• Gary R says:

        Had a vague recollection of the dog breed after I saw the answer. No idea on the Sanskrit scripture. I’m 60, and SPIEGEL is antiquated, whatever your age. In spite of all that, I thought the SW was manageable, with crossings.

        Fidelity/E-Trade as competitors didn’t track for me, either. In some sense, I suppose it’s true, but it’s full-service broker vs. discount broker and, more importantly, I think of Fidelity as primarily a mutual fund company – competitors are Vanguard, American Fund, T. Rowe Price, etc. Might have better been clued as “Charles Schwab competitor.”

  3. Argyle says:

    Not Found
    Apologies, but the page you requested could not be found. Perhaps searching will help.

    Anybody else get this when trying to use the shortcuts?

    • Gary R says:

      Yup – I got here by clicking on one of the “Recent Comments.”

    • Evad says:

      What “shortcut” are you referring to? When I click one of the “anchor tags” from the Home page or from the beginning of this post, they seem to work ok for me.

    • Amy Reynaldo says:

      I’m still writing 2015 on my blog posts, Dave. Fixed that a few minutes ago.

  4. Gary R says:

    Is a BAD DEAL the source of buyer’s remorse, or is it the fear of a BAD DEAL? My understanding of buyer’s remorse is that it’s an emotional response after making a major purchase, caused by concern that you may have paid too much or purchased the wrong thing. (Every time I buy a new car, I avoid looking at car ads in the newspaper for at least six months.)

    If I confirm I got a BAD DEAL, that would be a source of either anger or embarrassment.

  5. Joe Pancake says:

    Bit of a letdown this week with the themeless NYTs. I found this one to be another ho-hum puzzle. Again, nice craftsmanship, nothing “wrong” with it, but just a bit too drab for my tastes.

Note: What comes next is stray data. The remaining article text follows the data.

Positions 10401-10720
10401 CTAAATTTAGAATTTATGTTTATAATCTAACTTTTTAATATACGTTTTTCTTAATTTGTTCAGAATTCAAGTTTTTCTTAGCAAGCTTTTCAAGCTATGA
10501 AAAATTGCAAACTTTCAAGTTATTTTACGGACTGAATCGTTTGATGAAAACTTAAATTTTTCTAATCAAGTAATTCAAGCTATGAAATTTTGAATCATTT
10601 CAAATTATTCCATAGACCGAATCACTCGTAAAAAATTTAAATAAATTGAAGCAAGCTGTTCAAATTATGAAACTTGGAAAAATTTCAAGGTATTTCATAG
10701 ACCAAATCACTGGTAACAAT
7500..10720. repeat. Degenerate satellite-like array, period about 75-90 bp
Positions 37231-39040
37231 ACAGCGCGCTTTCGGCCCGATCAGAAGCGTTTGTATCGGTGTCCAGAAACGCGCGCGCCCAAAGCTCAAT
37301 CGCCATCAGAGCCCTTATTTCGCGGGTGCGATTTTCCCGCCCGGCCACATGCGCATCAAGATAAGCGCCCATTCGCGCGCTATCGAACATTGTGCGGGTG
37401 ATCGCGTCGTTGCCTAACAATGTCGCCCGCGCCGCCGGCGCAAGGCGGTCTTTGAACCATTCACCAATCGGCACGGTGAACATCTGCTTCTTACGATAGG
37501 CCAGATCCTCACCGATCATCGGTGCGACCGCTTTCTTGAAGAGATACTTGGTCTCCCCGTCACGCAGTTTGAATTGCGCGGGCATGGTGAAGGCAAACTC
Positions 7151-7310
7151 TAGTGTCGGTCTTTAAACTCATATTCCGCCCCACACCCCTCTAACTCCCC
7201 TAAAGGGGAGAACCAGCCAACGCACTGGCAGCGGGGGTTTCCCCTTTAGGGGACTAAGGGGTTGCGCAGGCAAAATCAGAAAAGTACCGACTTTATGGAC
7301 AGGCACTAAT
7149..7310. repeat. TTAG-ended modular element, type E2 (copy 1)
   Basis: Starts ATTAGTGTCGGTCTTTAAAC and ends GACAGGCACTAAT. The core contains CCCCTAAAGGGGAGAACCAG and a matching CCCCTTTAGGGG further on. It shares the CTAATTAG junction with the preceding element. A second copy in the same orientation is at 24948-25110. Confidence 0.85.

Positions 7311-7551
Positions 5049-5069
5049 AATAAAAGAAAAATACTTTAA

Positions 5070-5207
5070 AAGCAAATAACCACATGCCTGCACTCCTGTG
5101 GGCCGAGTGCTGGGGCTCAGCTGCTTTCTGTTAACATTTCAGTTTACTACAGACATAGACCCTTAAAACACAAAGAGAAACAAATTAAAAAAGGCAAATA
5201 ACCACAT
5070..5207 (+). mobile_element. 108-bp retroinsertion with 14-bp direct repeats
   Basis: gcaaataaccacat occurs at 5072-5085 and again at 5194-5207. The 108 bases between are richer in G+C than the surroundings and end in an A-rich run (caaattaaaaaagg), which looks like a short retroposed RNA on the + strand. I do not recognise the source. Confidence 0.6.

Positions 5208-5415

I mean, what really stands out? SPEEDDATING is kinda fun, but it feels like it’s missed its sweet spot by about a decade. Kids today have even speedier dating in which you just swipe left or right on your phone (or so I hear). I like VISIGOTHS and SIPPYCUPS, but I don’t find much else that interesting and using up one of your long slots on ABSTAINERS feels downright wrong.

    Not a bad puzzle, but like yesterday, not much in the way of wow factor.

  6. Bruce N. Morton says:

    It’s hard for me not to love a puzzle with the Jupiter Symphony (Mozart’s 41st and last, and probably greatest, in C Major). And the finale is indeed the crown jewel. I was playing through it in my mind, and there *are* several themes, which all come together at the end played more or less simultaneously. It’s incredible and exhilarating. By all means listen to it. I’m not sure who invented the title “Jupiter.” Such designations rarely stem from the composer.

    I guess dad burned is an expression, presumably Southern. I’ve heard of dad gummed so I guess they’re cousins.

    I ended up with a hole in the SW, though. I went through space walk, space suit, space ride. I gather there are not men on Project Runway. Don’t men model too?

    • Amy Reynaldo says:

      “Project Runway” is, I think, a fashion design competition. Both men and women compete … but in the design of women’s clothes, I guess. (“America’s Next Top Model” is the modeling competition. Apparently the first 19 cycles/seasons of ANTM did not have any male models. For arguments that ANTM has embodied racism and sexism as well as shaming women who have recovered from eating disorders by saying they’re too fat to model, read Jennifer Pozner’s article in the Nation. I’m pretty sure Bruce doesn’t care about the show in the slightest, but Pozner’s critiques of media are always thoughtful.)

      • Bruce N. Morton says:

        Probably not, but the issues you raise (racism, sexism and shaming women who are not rail thin) does.

  7. Bruce N. Morton says:

    Re LAT, I once spent a couple wonderful weeks hiking the English Lake District, a gorgeous area. I don’t know much about Southey either, but there are much better known poets who I think qualify as Lake poets, such as Wordsworth and Coleridge.

  8. Slow guy says:

    Stumper – quite smooth other than SW, about 50 minutes or so for the slow guy.
    For a puzzle with the extremely elegant central entry JUPITERSYMPHONY, as well as fun fill such as LIFEHACK, SNAPPEAS, PLEASANT/PHEASANT, THY, LIELOW, PROVENCE and AUTOMATON, there was also a notable smattering of iffy entries such as CDCASE, MESHY (I haven’t looked to see how acceptable it is, but I dislike it on sight), ERS as a suffix, the above-mentioned DAD-burned and MLI.
    [Writings in Pepys’ diary] for SHORTHAND is lovely.
    I never have time for Stumpers until Sunday on my current scheduled, but I’ll keep chiming in so long as I think there are more solvers out there who can be encouraged by another who regularly “enjoys” the challenge of the eternal, sometimes multi-day tilt at the Stumper.